He’s supported by a wonderful supporting cast. Gene Gillette is Ed, Christopher’s frustrated, but very loving father. He plays a man who’s trying his best to be a good dad, but life gets in the way. Coping with the complications of being the father of a boy with unique special needs, along with trying to grapple with a married relationship that’s gone bad, Mr. Gillette creates a man who’s sad and touching. While evoking the audience’s empathy, we see someone dealing with a situation that’s grown way out of control. Felicity Jones Latta plays Judy, Christopher’s caring mother, who has hit the wall and sought solutions to life’s problems by running away from them. She adores Christopher and will do everything to protect and help him. Despite Judy’s inability to be the mother she’d like, Ms. Latta eventually earns our admiration, especially by the final scenes of the play.
As Siobhan, Christopher’s friend and special needs instructor, Maria Elena Ramirez is lovely. She’s the voice of calm, of reason, the one constant in Christopher’s life. She’s the kind of teacher we’d love for all our children. Amelia White is a sweetly earnest and caring neighbor lady, Mrs. Alexander, who befriends Christopher and provides some necessary information that starts him on his journey. Understudy Josephine Hall, who plays several roles, is particularly hilarious as the principal, Mrs. Gascoyne. Tim McKiernan steps into a number of roles on opening night, most notably the various policemen, with whom Christopher must deal. The remaining ensemble of actors are all terrific, sometimes interacting verbally with Christopher and often physically elevating him into air as he tumbles through this wonderland of adventures.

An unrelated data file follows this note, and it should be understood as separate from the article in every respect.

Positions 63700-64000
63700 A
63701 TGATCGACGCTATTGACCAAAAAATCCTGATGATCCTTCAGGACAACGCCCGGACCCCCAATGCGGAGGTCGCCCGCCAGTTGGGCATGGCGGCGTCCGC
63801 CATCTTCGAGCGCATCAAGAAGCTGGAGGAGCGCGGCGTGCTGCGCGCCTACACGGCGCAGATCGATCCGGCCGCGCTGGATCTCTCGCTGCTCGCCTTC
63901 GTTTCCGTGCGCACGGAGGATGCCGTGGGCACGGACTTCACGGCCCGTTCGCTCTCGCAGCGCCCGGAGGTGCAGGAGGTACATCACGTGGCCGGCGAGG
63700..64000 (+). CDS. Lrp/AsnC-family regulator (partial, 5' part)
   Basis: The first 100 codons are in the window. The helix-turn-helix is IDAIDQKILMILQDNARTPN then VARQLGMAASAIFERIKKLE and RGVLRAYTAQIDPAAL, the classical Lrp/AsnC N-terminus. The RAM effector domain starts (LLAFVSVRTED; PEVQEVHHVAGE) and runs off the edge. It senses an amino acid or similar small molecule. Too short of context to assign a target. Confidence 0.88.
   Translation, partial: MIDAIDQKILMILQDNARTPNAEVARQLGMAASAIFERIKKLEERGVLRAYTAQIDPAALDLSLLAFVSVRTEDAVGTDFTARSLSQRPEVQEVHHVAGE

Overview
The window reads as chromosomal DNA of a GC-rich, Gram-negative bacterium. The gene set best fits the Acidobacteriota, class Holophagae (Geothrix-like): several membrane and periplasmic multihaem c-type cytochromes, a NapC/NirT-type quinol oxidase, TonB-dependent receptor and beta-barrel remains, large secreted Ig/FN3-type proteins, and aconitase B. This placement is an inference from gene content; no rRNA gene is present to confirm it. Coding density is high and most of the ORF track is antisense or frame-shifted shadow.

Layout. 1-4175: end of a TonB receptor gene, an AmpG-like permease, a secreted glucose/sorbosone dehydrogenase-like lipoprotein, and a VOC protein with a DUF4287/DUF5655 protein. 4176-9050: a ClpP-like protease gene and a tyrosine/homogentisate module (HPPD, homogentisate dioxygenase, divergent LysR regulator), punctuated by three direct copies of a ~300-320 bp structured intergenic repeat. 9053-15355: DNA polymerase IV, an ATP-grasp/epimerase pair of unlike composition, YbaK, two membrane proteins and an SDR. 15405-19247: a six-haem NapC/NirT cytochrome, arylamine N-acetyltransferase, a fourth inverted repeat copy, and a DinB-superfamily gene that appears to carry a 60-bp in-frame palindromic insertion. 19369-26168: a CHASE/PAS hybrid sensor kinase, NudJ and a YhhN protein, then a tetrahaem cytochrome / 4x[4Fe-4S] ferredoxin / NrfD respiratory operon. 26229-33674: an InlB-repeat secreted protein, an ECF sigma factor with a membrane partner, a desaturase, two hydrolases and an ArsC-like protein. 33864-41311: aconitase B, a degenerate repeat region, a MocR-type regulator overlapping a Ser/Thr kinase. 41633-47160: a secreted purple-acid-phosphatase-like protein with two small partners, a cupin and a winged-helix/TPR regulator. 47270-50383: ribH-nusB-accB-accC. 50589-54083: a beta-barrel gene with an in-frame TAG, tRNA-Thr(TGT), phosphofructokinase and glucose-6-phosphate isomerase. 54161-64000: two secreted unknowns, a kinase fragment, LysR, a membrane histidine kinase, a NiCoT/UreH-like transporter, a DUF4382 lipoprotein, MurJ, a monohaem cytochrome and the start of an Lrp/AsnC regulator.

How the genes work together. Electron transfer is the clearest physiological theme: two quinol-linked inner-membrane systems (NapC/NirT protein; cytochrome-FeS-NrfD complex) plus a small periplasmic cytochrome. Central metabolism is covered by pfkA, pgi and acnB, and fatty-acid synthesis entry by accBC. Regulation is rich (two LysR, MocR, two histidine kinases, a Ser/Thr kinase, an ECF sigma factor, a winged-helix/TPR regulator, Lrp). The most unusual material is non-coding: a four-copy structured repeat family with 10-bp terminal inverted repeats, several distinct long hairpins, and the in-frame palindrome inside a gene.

Marianne Elliott’s production once again features the creativity of several unseen artists, whose work is viewed and enjoyed. Bunny Christie is the award-winning scenic and costume designer of this production, complemented by Paule Constable’s unbelievable lighting and Finn Ross’ astounding video design. The perfect tone is set with original music, composed by Adrian Sutton, and the cast’s fantastic choreography is devised by Scott Graham and Steven Hoggett. This is truly a total theatrical masterpiece.
Christopher’s attempt to cope with and solve the mystery of life, while dealing with his own special needs, is a story that grabs ahold of the audience and never lets go. Even after the curtain call, Christopher continues impressing us with a fast-paced explanation of how he solved the math equation that earned him his grade in math. This wonderful, engrossing play is like “Billy Elliot” meshed with “A Beautiful Mind.” It’s definitely one of the most amazing shows that theatergoers will likely see for a long time to come. Do not miss this production in its limited Chicago engagement!
Reviewed by Colin Douglas
Presented December 6-24 by Broadway in Chicago at the Ford Oriental Theatre, 24 W. Randolph, Chicago.
Tickets are available at all BIC box offices, at all Ticketmaster retail locations, by calling the Broadway in Chicago Ticket Line at 800-775-2000 or by going to www.BroadwayInChicago.com
Additional information about this and other area productions can be found at www.theatreinchicago.com.